Friday, January 22, 2021
* noted as presenting author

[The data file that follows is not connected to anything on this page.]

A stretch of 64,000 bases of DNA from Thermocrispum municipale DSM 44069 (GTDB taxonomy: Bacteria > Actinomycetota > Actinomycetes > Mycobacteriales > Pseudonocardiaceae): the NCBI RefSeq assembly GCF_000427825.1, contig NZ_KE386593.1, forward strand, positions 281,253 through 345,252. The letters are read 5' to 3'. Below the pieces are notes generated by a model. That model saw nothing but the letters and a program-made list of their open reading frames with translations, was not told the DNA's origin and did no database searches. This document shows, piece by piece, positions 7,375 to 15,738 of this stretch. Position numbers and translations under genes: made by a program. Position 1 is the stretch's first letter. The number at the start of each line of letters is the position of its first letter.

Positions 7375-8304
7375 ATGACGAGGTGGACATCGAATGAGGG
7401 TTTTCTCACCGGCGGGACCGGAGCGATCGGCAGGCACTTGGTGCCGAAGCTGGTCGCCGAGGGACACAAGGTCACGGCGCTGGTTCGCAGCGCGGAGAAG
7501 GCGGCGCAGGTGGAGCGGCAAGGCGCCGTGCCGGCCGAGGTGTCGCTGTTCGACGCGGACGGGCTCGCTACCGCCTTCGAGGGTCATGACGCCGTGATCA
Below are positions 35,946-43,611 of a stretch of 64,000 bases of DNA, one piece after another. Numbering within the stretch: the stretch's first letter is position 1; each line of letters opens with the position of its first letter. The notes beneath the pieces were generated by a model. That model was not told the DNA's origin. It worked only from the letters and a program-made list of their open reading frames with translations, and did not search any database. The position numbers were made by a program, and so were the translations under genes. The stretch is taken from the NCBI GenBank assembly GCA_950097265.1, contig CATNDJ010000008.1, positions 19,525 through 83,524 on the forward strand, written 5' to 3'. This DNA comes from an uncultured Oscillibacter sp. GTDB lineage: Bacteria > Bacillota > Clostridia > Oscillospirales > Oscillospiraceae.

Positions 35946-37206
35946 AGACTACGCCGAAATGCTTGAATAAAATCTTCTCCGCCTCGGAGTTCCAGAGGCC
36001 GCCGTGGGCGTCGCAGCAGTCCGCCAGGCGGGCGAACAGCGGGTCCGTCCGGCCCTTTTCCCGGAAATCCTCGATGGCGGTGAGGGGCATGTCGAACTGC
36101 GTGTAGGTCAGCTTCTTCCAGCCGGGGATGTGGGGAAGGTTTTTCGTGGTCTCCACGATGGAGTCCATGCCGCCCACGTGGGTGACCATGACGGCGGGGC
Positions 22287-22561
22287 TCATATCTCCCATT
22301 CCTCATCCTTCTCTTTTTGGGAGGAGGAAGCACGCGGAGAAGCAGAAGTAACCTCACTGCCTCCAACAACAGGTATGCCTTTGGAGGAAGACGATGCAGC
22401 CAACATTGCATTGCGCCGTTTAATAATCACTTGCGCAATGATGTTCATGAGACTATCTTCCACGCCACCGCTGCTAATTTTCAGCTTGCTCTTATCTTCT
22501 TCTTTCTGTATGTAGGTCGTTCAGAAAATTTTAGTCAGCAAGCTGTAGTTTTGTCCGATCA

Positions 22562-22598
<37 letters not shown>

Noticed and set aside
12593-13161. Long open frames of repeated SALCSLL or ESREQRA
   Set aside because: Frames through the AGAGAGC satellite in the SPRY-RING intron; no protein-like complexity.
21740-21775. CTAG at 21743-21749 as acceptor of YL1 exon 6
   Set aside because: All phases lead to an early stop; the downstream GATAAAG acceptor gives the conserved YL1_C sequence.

Motivation researchers have demonstrated the importance of self-concept in predicting learning preferences and behaviors important for educational success. Prior research has shown that race, gender, fixed and growth mindsets, and prior domain relevant experiences can predict the likelihood of asking for help when struggling, preferring learning and growth over getting good grades, and the likelihood of giving up in the face of effort, amongst other outcomes, all factors important for the development of clinical social work competencies. Despite this, there is no existing research that has examined the role that aspects of self-concept, or the characteristics of social work students more broadly, have for clinical social work education. This study examines original survey data from a sample (n = 161) of first year Master’s level clinical social work students at a large Midwestern University enrolled in an introductory clinical skills course. The survey assessed which student characteristics were predictive of three learning related outcome measures identified in prior motivation research. Predictors assessed included age, race, and gender; mindsets (fixed or growth) for empathy; undergraduate major; and prior social work volunteer and work related experiences. Outcome measures assessed included: (a) three items assessing preferences for learning goals over performance goals; (b) two items assessing the likelihood of asking for help when struggling; and (c) one item assessing the likelihood of volunteering to demonstrate a newly learned therapeutic technique in class. Preferences for learning goals over performance goals increased for participants with more prior social work related experiences across all three items (p = 0.16*; p = 0.19**; OR = 1.36*); with an increase in age for one item (OR = 4.4*); for male participants on one item (0.69*); and for Black participants on one item (p = 0.90**). The likelihood of asking for help when struggling increased with age (p = 0.74**), and was lower for those those who had completed undergraduate degrees in an “other” discipline (p = -1.19*) than the humanities, applied professions, or the social sciences (e.g., journalism, computer science, etc.). Finally, the likelihood of demonstrating a newly learned technique in class decreased for those with an undergraduate degree in an “other” discipline (p = -1.57*). Notably, holding a fixed or growth mindset was not predictive of any outcome measures, contrary to what might be expected from prior research. Results suggest that student characteristics matter for important preferences known to be important to clinical education. Asking for help when struggling, preferring learning over performance goals, and taking risks in a learning context are central to social work education and practice oriented disciplines more broadly. Social work educational programs could benefit from formalized strategies for cultivating behaviors and learning preferences supportive of learning and the development of social work competencies. Limitations to the study include the preliminary nature of the data collected, and the need for future research to explain the causal mechanisms involved in the patterns identified in this study and the influence they might have over time.